If u want to go to the US, do electives there and get good LoR’s in whichever specialty you decide to go into. Attaining a residency in more competitive specialties will be a real challenge though. And if you get the chance to do research in either your school or in the US... do it.
 

neilc

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i go to a 6year EE program as well...as far as when to take the usmle step 1, the consensus is usually after 3rd or 4th year. i did it after 3rd, most do it after 4th. we finish the basic science at the end of the first semester in 4th year.i personally felt it was pretty stupid to wait another year for the exam simply to complete pharm, as i never went to the lectures anyhow. i thought it was a benefit to be closer to the tough courses like physio and path, and just learn the remainder of pharm on my own. others wanted to have been through the basic science before taking it, and they all did fine as well. so, it is a matter of personal preference.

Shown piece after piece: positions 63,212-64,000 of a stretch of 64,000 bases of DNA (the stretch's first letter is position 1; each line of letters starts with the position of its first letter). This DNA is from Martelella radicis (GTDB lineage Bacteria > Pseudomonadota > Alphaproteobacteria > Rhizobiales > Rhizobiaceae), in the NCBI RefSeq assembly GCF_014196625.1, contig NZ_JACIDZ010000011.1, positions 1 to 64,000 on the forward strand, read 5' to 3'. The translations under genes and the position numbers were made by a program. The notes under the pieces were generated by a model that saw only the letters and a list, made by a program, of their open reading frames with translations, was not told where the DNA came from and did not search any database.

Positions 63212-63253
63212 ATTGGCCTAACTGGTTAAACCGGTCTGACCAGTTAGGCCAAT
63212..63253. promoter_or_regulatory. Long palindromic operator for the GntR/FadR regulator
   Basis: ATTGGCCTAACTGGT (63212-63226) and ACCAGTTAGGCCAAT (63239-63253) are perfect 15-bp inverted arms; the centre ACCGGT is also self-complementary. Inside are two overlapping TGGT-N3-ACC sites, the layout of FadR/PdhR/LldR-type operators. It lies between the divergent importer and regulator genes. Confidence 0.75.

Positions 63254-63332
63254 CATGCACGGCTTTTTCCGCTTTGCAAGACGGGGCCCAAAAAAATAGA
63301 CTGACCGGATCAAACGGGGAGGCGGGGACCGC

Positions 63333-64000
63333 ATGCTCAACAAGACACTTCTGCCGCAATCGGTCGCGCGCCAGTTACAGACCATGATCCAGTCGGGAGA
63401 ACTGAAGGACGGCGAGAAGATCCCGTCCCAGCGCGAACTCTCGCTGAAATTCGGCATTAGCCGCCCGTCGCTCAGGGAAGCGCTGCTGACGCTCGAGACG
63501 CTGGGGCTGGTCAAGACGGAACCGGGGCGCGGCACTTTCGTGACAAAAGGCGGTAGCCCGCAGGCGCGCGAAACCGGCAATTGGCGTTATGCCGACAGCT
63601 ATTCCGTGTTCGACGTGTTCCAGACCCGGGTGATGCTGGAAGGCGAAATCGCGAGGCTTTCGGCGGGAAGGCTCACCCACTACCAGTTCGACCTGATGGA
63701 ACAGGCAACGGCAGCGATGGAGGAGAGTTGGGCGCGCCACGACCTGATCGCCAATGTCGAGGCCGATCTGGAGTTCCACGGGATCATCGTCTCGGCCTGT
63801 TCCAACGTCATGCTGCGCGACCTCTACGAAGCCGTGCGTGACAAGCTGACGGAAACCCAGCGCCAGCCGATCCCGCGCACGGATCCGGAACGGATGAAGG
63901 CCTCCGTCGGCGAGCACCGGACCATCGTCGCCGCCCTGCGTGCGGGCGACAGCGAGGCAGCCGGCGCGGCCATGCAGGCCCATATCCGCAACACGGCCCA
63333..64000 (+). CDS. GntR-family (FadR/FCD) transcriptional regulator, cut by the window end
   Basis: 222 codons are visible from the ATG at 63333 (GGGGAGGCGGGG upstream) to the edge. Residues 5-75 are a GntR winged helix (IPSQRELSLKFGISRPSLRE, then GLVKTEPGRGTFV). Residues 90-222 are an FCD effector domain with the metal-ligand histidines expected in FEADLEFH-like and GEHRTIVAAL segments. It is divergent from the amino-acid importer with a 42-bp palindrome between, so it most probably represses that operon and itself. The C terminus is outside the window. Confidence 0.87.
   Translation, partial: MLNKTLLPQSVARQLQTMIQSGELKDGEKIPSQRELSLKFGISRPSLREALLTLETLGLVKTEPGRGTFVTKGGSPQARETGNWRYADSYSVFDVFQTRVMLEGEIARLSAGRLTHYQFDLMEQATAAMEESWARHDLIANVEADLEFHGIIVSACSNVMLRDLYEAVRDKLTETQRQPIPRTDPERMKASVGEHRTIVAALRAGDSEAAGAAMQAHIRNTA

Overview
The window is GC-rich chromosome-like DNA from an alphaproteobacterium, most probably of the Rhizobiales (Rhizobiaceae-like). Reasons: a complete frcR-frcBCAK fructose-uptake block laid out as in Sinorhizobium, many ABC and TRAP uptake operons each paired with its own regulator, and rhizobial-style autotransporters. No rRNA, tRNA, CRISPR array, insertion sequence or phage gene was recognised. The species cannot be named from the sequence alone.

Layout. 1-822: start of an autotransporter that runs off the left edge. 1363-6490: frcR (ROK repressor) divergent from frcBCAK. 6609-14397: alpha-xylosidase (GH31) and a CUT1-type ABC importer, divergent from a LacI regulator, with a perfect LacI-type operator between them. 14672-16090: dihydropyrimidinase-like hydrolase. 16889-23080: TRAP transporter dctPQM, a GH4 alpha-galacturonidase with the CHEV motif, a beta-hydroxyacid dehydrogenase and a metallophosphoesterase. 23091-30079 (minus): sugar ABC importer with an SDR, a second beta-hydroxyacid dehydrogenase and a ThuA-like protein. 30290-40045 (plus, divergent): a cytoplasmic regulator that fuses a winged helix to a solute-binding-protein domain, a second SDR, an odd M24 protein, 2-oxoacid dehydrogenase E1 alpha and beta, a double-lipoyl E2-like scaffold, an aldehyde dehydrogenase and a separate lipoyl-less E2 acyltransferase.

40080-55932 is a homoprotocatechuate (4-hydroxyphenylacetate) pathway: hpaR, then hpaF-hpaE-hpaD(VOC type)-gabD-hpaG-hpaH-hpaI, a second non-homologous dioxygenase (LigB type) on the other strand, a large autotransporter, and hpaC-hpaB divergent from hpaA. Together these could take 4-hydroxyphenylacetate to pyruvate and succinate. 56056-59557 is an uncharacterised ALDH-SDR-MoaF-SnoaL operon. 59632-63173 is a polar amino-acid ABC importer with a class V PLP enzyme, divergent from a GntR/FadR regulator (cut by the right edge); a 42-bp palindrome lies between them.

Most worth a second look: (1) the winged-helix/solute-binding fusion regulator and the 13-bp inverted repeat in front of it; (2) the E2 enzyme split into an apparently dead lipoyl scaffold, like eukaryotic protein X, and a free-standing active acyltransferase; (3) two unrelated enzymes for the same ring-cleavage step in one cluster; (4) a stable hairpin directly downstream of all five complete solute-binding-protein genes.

your grades will likely not be looked at at all. just your usmle scores and LOR's. get good grades, as it cannot hurt. but, i wouldn't expect them to matter much.

best of luck
 

Arb

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I think getting a residency placement won't be your biggest worry. Have you thought of the visa issue? Do you want to do your residency at a top program? It is more likely that you finish residency training but, you won't be able to stay in the U.S. according to some people who I talked to who can only get J1 visas.

If research helps, would a research based Masters as well? Will accomplishments before med school be considered?
 
OP
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S_R

Thanks everyone for your reply.